Whether you want to lose weight, become more active or just be a bit healthier, there’s a free and easy way to do it; walking. Walking is underrated as a form of exercise, as you can do it no matter your age, fitness level, or time or money availability. Plus, when you walk on a regular basis you reduce your risk of chronic illnesses, such as heart disease, type 2 diabetes, asthma, stroke and some cancers. The key is to stay motivated, and we’ve got four top tips to help you do exactly that.
1. Make it a habit: As with anything in life, the easiest way to do something is if it’s a habit. How often do you get in from work and slump in front of the TV without even thinking about it? You probably complete your entire morning routine on autopilot, as you haven’t really even woken up yet! In the same way, you should think of ways to include walking into your daily routine. This may mean walking part of your commute to the office, walking to the shops, using the stairs instead of the lift, leaving the car at home for short journeys or parking further away from your destination. You can also get your loved ones in on the action by encouraging your kids to walk to school and going with them, going for a family stroll after dinner, or catching up with a friend over a walk instead of going for a coffee.
2. Mix it up: Adding variety to your walks can help to keep things interesting, which is really the only way to improve your fitness levels on a long-term basis. Although everyone loves a good country walk, you don’t have to travel over fields and valleys to find a walk that sparks your interest. Towns and cities offer very rewarding walks, be they through parks, heritage trails, canal towpaths, riverside paths, commons, woodlands, heaths and nature reserves. Walk England can give you ideas for inspiring walks, while wheelchair users and parents with buggies might benefit from a look at the Walks with wheelchairs website. This means anyone can find a route to suit, so there’s no excuse for not giving it a go!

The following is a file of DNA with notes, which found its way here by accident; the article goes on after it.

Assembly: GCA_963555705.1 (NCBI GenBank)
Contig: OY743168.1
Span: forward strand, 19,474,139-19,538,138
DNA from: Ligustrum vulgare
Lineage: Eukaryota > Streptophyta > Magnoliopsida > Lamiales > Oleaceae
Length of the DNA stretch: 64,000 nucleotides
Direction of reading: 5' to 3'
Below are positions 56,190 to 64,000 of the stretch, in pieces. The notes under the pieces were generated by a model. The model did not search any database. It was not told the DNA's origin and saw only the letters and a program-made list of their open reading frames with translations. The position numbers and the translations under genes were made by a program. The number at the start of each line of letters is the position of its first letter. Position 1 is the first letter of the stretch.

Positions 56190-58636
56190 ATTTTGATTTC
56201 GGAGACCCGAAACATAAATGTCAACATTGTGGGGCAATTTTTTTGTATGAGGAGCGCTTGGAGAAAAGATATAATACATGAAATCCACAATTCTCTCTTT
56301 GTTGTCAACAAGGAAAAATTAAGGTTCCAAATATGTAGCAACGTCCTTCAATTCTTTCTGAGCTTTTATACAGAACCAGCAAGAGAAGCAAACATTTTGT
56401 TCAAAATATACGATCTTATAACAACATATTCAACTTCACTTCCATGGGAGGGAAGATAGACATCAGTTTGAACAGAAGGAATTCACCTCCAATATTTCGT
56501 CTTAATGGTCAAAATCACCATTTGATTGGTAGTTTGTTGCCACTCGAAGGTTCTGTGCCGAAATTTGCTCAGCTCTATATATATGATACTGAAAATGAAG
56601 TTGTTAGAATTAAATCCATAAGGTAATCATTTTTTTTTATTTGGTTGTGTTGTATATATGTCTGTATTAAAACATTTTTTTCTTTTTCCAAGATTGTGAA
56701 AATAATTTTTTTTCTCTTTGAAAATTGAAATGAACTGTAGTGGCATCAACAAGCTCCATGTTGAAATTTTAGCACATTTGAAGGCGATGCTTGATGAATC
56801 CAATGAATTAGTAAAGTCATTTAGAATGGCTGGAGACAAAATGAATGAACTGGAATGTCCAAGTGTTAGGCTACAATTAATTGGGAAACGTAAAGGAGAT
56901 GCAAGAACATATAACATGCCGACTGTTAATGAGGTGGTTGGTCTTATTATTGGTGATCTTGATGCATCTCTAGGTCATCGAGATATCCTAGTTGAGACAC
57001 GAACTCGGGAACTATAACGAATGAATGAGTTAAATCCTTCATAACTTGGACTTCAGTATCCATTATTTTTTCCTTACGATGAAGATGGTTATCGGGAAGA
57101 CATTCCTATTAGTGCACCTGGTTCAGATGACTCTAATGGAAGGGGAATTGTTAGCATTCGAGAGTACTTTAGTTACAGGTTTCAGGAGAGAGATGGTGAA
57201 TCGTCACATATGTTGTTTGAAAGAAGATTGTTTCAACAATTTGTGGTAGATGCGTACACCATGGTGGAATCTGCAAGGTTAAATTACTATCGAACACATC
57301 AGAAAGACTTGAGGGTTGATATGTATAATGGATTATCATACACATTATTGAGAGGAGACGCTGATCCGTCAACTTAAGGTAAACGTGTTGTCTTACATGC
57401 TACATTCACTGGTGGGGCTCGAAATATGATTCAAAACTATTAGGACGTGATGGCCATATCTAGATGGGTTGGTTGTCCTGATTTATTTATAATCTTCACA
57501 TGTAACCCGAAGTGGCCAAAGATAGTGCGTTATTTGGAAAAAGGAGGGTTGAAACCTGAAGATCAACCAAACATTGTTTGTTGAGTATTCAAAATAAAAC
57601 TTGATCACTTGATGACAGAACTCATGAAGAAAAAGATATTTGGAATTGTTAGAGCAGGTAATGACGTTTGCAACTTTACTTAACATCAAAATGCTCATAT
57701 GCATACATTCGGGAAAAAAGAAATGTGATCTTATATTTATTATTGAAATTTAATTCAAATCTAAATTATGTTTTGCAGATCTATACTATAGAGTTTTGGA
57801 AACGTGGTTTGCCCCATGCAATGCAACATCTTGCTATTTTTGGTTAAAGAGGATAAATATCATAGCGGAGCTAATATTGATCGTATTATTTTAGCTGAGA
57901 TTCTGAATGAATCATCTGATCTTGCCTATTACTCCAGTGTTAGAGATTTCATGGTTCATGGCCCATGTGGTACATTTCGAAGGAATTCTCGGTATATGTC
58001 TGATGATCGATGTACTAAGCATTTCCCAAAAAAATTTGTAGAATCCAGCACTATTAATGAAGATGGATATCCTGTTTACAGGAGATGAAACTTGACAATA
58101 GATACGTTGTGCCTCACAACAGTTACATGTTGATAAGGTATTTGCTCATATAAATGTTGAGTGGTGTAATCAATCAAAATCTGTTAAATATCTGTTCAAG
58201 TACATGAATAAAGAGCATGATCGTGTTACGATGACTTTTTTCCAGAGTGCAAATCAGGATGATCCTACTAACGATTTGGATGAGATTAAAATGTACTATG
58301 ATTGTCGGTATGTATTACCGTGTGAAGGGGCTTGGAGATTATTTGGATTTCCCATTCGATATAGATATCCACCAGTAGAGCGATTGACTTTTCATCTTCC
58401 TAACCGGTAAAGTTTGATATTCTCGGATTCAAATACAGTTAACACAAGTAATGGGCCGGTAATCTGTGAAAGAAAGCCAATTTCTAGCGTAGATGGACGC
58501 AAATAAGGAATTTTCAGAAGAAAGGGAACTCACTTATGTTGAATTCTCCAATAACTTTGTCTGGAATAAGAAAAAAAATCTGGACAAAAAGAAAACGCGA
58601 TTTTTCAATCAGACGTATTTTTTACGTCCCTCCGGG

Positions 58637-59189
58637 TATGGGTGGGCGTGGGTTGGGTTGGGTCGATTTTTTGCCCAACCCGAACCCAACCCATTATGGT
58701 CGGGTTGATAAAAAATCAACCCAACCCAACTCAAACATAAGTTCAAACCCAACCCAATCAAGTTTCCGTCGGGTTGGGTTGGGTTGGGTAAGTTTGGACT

3. Join a walking group: Although you may be serious about taking care of your wellbeing, life can get in the way if you try it on your own. You can struggle to stay motivated, or even get started if you don’t know how, so it’s advisable to get a little help. Walking in a group is a great way to get started and make new friends, as well as motivate yourself to go the extra mile – sometimes literally! You can search for organised walks near you, using resources like the Walking for Health’s Walk Finder, which are aimed at people who want to become more active, but at present do little or no exercise. If you’re inactive or your wellness is affected by certain conditions, The Ramblers’ Get Walking Keep Walking website organises city walks for people like you, so there’s something for everyone.
4. Set yourself a goal: If you have a bit of a competitive streak in you, set yourself walking challenges to give you a reason to stick with it. Try to walk 1,000 steps in around 10 minutes, or walk 10,000 steps on five days a week. Pedometers are a fun way to keep track of your walking, as these can help you to work out your average daily steps and then start adding those extra steps. You’ll be fighting fit in no time.